Submitted by Jen Jones on Thu, 07/02/2009 - 11:42pm
On the eve of Johnny Depp's latest film about infamous Depression-era bank robber John Dillinger, a new kind of bank hold-up is being executed with unfortunate regularity around the world. Apparently, the rise of interactive online gaming has spawned virtual outlaws who literally rob businesses in their game's virtual world and sell the loot to other players for the real thing.
In many online gaming environments, people gain power and social status very much the same way they do in the real world: with money. In the most recent case, which has helped establish the practice as a more common act of criminality, an Australian man arranged a scheme through a "black market" Web site for this very thing, to swap virtual dollars for thousands in real cash to cover a growing list of debts.
In this instance, the world was within EVE Online and the player, who is only identified as Richard, was the CEO of EBank, one of the game's most recognized financial institutions. In these gaming environments, regular players who build solid reputations as trustworthy executives, quickly rise to respected posts within the community and just like on the real Wall Street, become purveyors over everyone else's money.
A spokesman for the company that developed the game, which has more than 300,000 subscribers each paying at least $15 per month, described the crime in blunt terms. "Basically this character was one of the people that's been running EBank for a while. He took a bunch of (virtual) money out of the bank, and traded it away for real money."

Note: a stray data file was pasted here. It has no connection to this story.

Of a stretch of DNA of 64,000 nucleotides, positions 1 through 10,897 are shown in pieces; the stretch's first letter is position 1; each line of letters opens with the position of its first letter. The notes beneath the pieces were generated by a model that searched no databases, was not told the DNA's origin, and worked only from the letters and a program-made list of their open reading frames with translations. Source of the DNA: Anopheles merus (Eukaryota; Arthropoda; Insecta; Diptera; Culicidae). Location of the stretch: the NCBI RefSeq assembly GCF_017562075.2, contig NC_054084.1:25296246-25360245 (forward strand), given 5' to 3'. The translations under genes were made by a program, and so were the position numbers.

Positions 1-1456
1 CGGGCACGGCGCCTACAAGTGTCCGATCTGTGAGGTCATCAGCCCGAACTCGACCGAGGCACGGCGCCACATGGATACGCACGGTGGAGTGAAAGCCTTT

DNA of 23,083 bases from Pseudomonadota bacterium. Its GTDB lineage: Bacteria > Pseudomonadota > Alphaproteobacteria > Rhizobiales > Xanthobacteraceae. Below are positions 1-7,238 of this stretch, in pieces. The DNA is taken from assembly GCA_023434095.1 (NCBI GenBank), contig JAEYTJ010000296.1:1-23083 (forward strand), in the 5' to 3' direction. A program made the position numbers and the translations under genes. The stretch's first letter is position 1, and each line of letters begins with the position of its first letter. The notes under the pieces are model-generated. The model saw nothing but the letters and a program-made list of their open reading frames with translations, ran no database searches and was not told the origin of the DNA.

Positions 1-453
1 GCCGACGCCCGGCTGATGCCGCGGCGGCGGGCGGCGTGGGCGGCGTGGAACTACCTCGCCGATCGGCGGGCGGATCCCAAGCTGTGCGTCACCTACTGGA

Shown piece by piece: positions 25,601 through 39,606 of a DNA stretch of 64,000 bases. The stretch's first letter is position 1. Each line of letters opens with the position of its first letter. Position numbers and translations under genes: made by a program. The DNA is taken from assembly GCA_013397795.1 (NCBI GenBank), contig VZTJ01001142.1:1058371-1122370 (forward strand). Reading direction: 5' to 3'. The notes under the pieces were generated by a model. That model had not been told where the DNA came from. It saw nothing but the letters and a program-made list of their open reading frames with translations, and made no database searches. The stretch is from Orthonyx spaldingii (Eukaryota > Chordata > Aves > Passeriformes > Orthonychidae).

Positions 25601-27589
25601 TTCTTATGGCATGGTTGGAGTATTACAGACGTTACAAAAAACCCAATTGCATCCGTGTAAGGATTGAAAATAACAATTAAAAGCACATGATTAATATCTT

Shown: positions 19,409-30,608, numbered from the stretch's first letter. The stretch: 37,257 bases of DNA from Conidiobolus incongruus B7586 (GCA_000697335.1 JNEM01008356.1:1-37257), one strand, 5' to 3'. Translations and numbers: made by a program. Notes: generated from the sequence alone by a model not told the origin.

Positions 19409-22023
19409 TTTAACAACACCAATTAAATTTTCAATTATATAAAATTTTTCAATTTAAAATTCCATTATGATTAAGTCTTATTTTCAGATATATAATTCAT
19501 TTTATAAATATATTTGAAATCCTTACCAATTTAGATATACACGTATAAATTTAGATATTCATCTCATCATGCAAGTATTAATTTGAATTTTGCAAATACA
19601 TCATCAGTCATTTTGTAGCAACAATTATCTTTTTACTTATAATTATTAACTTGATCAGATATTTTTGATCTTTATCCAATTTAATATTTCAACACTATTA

The virtual amount was $200 billion interstellar credits. With current exchange rates, Richard received a little over $5,000 actual U.S. dollars. Like all criminals, those with whom he arranged the heist were simply seeking to get as much game credit as possible without having to earn it.
Since players use real money in exchange for virtual money while playing the game, a lot of real people got swindled as a result of Richard's back-door dealings. Gamers can also earn virtual money by simply playing, accumulating wealth along the way by means of capturing space pirates or staking mining claims on errant asteroids.
The Eve Online gaming community was shocked at the news that someone so widely respected in their world turned out to be someone else. However, he was pushed into the crime to help pay for medical bills for his son and a house deposit. Apparently the health insurance crisis is even affecting the virtual world.
Real problems aside, had Richard's antics been left only to the virtual world, he would have been able to remain a member of the community. Since he took the virtual into reality, he broke a coveted rule of the game and thus, his account has been terminated. Looks like it's back to just playing Space Invaders for a while.
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